# Maximum array length for given apparent velocity

Series Geophysical References Series Problems in Exploration Seismology and their Solutions Lloyd P. Geldart and Robert E. Sheriff 8 253 - 294 http://dx.doi.org/10.1190/1.9781560801733 ISBN 9781560801153 SEG Online Store

## Problem

Reflections in the zone of interest have apparent velocities around 6300 m/s, whereas the velocity just below a uniform LVL is 2100 m/s. If we wish to avoid severe attenuation below 80 Hz when using an array, what is the maximum inline array length?

### Background

The LVL is discussed in problem 4.16. Apparent velocity is defined in problem 4.2d. See problem 8.6 for a discussion of array response. Note that the array length, $n\Delta x$ , is larger than the distance between the first and last geophones, $(n-1)\Delta x$ .

### Solution

To avoid deterioration, the response curve for the array length $n\Delta x$ , where n is the number of geophones and $\Delta x$ the geophone interval, must not extend beyond the first null (see Figure 8.6b). Equation (8.6b) shows that the first null occurs when $n\gamma /2=\pi$ or $n=2\pi /\gamma$ , where $\gamma$ is the phase difference between adjacent geophones. Problem 8.6a gives $\gamma =2\pi \left(\Delta x/\lambda \right)\sin \alpha$ , so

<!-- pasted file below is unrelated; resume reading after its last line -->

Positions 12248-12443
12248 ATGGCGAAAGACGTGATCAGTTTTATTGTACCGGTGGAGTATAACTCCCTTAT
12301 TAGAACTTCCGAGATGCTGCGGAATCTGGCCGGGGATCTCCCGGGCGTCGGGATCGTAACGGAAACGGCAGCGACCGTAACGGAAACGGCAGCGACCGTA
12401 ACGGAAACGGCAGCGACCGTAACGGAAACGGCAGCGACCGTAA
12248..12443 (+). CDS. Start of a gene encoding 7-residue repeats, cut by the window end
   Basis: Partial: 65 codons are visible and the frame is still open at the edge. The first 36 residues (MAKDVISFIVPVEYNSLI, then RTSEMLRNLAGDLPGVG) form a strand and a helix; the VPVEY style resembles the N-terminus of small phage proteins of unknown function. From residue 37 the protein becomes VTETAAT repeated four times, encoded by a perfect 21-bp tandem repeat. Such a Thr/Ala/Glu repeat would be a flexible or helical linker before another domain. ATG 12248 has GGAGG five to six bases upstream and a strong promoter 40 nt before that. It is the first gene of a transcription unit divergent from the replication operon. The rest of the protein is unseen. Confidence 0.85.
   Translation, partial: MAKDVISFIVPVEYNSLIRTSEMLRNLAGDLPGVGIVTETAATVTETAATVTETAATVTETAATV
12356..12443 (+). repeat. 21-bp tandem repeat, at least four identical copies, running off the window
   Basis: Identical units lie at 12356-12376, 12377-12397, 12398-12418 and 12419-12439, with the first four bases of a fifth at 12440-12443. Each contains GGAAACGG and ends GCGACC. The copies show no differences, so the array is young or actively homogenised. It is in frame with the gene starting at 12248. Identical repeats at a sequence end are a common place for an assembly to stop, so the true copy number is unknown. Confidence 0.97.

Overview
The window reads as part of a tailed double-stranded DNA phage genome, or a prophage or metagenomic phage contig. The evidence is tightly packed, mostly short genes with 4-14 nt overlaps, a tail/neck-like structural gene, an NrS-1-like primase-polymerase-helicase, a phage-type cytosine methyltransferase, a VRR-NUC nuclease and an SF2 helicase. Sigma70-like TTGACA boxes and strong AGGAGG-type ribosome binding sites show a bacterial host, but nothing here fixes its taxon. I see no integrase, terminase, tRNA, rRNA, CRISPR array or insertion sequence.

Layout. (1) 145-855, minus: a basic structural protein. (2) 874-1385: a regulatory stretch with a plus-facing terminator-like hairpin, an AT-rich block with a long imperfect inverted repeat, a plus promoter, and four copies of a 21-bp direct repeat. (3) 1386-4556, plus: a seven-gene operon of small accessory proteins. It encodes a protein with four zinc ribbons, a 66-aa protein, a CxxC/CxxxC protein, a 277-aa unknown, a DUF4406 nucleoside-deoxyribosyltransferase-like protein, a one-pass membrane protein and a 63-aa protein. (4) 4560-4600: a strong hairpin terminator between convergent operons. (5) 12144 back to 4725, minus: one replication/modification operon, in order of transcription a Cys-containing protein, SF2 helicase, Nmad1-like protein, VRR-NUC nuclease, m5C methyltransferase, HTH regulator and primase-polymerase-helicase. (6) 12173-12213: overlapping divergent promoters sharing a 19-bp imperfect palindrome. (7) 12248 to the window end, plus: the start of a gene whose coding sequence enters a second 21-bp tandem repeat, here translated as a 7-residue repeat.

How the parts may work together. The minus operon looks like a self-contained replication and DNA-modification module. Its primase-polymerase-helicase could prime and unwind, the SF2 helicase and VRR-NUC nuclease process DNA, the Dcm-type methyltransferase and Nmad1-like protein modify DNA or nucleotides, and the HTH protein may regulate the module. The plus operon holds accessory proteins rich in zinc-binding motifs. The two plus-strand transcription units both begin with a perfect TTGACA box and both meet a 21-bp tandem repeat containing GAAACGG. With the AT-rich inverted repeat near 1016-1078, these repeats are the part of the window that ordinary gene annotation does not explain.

{\begin{aligned}n&=2\pi /2\pi \left(\Delta x/\lambda \right)\sin \alpha ,\\{\mbox{and }}\qquad \qquad n\Delta x&=\lambda /\sin \alpha =\lambda _{a}=V_{a}/f,\end{aligned}} (8.5a)

where $V_{a}=$ apparent velocity and $\lambda _{a}=$ apparent wavelength. Thus.

{\begin{aligned}n\Delta x=2100/80{\mbox{ m}}=26{\mbox{ m}}.\end{aligned}} The geophone interval must not exceed $\Delta x=26/n$ .